An objective examination of social science research into how families function reveals clearly that children do best when raised by both a mother and a father and fully supports this statement by the former Cardinal Joseph Ratzinger when he headed the Congregation for the Doctrine of the Faith:
Rick Fitzgibbons, MD
is the director of the Institute for Marital Healing outside Philadelphia and has worked with several thousand couples over the past 38 years. Trained in psychiatry at the Hospital of the University of Pennsylvania and the Philadelphia Child Guidance Center, he participated in cognitive therapy research with Aaron T. Beck. In 1986 he wrote a seminal paper on the psychotherapeutic uses of forgiveness in the treatment of excessive anger and in 2000 coauthored
Helping Clients Forgive: An Empirical Guide for Resolving Anger and Restoring Hope
with Dr. Robert D. Enright, University of Wisconsin, Madison, for American Psychological Association Books. The second edition of this book is in press. He has been an adjunct professor at the Pontifical John Paul II Institute for the Studies of Marriage and Family (The Catholic University of America, Washington, DC) and a consultor to the Vatican’s Congregation for the Clergy.
Allen, D.W. (2013). High school graduation rates among children of same sex-households. Rev Econ Households, DOI 10.1001/s11150-013-9220-y.
Allen, D.W. Pakaluk, C & Price, J. (2012) Nontraditional Families and Childhood Progress Through School: A Comment on Rosenfeld. Demography, November.
Biblarz, T. J. & Stacey, J. (2010). How does the gender of parents matter? Journal of Marriage and Family. 72, 3-22.
Gartrell, N. & Bos, H. (2010) US national Longitudinal Lesbian Family Study: Psychological Adjustment of 17-year-old Adolescents, Pediatrics, Volume 126, Number 1, July 2010 p. 28-36.
Goldberg, A.E. (2007) (How) Does it make a difference?: Perspectives of adults with lesbian, gay, and bisexual parents. American Journal of Orthopsychiatry, 77: 550-562.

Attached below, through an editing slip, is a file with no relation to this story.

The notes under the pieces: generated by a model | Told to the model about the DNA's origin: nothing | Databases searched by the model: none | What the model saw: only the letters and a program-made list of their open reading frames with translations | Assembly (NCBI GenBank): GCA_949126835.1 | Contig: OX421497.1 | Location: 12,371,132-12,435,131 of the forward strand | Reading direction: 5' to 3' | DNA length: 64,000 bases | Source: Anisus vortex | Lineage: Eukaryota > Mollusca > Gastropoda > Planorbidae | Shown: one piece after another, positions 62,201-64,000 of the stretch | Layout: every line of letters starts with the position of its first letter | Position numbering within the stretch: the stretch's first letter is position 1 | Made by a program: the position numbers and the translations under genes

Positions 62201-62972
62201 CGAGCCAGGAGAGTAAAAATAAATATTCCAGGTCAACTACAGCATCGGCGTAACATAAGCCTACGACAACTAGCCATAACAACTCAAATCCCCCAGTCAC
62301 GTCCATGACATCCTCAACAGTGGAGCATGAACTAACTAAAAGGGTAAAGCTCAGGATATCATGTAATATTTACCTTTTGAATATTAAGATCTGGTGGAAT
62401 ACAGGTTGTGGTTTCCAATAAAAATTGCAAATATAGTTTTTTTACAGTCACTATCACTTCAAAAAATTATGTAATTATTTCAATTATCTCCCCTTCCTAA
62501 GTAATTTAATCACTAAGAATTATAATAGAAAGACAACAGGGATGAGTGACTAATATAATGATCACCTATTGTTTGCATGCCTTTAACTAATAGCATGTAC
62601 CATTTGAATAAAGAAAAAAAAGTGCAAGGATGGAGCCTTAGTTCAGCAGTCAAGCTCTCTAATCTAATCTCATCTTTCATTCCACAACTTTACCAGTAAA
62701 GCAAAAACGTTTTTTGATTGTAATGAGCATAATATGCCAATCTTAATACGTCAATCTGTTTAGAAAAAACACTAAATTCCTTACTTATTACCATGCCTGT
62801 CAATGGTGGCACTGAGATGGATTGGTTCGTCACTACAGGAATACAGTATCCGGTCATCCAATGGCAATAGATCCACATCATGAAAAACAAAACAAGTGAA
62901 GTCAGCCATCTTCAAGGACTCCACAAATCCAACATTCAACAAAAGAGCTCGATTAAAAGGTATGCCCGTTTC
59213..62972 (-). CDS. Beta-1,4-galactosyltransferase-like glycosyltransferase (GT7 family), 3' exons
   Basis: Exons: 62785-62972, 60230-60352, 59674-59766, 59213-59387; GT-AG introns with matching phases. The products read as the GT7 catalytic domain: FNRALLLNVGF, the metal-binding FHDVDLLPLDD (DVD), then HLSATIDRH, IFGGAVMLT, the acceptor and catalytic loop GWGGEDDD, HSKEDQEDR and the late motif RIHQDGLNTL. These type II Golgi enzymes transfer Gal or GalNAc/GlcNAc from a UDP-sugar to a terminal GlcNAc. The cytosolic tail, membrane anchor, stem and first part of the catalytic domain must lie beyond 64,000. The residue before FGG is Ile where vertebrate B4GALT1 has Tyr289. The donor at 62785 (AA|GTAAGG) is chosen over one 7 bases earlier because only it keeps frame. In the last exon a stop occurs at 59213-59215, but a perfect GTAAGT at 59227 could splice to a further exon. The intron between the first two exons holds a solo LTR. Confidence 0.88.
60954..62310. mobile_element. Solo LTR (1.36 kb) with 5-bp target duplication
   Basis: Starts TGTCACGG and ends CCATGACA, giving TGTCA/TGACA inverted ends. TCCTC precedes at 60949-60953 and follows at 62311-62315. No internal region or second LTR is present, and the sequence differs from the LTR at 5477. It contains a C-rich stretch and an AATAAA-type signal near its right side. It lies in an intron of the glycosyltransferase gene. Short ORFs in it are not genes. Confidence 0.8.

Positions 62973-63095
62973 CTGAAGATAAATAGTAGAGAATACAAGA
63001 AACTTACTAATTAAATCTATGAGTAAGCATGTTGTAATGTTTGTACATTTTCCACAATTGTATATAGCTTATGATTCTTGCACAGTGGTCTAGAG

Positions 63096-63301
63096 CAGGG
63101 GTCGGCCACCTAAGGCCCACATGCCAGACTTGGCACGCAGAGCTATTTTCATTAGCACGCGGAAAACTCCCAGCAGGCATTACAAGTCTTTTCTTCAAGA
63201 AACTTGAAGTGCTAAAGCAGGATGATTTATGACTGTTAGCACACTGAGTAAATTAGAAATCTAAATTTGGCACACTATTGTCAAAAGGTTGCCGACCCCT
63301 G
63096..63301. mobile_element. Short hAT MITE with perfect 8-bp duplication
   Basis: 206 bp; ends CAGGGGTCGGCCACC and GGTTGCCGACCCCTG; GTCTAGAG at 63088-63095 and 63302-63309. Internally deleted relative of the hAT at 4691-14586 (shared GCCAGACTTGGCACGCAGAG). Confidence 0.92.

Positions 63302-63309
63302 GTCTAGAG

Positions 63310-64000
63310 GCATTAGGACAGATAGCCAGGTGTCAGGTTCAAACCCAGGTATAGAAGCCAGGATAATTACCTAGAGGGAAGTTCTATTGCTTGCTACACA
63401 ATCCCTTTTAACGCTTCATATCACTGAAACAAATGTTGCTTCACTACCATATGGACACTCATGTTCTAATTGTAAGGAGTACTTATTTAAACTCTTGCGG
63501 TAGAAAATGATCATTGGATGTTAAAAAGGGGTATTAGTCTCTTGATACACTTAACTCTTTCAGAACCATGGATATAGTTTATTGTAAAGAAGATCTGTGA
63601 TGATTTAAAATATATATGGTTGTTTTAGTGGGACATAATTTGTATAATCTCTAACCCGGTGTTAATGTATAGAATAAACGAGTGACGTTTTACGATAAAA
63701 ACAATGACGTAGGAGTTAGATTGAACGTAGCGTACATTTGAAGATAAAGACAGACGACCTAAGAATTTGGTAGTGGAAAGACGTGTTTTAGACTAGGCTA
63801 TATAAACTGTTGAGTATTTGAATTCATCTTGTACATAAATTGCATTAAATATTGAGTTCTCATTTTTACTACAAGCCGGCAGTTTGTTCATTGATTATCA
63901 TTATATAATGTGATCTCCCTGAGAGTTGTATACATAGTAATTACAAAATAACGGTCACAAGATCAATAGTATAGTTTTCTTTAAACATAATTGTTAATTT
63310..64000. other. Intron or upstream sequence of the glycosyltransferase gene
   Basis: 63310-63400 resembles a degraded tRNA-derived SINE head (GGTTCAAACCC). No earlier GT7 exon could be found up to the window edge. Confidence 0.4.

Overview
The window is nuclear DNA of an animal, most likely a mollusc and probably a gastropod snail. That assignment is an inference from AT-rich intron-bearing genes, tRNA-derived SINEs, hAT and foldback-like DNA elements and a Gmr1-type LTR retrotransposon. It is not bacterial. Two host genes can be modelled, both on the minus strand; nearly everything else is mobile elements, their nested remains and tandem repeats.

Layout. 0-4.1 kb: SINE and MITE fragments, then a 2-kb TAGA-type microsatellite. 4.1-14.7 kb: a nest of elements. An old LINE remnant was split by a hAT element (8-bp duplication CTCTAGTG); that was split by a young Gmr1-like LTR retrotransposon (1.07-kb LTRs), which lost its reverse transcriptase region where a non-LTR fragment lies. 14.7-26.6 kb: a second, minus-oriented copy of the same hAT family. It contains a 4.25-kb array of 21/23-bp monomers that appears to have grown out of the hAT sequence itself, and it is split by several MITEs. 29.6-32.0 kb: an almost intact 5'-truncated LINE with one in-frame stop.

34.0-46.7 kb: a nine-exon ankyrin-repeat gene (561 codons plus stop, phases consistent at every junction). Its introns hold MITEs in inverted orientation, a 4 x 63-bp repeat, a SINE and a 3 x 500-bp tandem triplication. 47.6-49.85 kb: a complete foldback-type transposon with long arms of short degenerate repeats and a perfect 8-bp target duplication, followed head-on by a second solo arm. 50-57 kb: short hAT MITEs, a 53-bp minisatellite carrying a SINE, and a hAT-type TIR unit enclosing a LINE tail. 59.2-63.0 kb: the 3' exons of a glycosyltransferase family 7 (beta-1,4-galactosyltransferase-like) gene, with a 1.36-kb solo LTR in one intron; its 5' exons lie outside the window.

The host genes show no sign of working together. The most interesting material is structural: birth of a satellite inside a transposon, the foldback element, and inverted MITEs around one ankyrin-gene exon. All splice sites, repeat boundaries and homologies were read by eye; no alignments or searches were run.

Golombok, S., et al. (2013) Children born through reproductive donation: a longitudinal study of psychological adjustment. Journal of Child Psychology and Psychiatry Volume 54, Issue 6, pages 653–660.
Kobak, R. (1999). "The emotional dynamics of disruptions in attachment relationships: Implications for theory, research, and clinical intervention". In J. Cassidy & P. R. Shaver. (Eds.), Handbook of Attachment (pp. 21-43). New York: The Guilford Press.
Marks, L. (2012). Same-sex parenting and children’s outcomes: A closer examination of the American psychological association’s brief on lesbian and gay parenting. Social Science Research, 41 (4): 735-751.
Marquardt, T., Glenn, N., & Clark, K. (2010). My Daddy’s Name is ‘Donor’: A New Study of Young Adults Conceived Through Sperm Donation: A study of young adults conceived through sperm donation. Institute for American Values. Retrieved from www.familyscholars.org/assets/Donor_FINAL.pdf.
Potter, D. 2012. “Same-Sex Parent Families and Children’s Academic Achievement.” Journal of Marriage and Family 74: 556-571.
Regnerus, M. 2012.” “How Different Are the Adult Children of Parents Who Have Same-Sex Relationships? Findings from the New Family Structures Study. Social Science Research 41:4.
Sarantakos, S. (1996) Children in three contexts. Children Australia, 21(3), 23-31.
Sirota, T, (2009) Adult Attachment Style Dimensions in women with Gay or Bisexual Fathers. Arch. Psych Nursing, 23: 289-297.Regnerus, M. 2012.” “How Different Are the Adult Children of Parents Who Have Same-Sex Relationships? Findings from the New Family Structures Study. Social Science Research 41:4.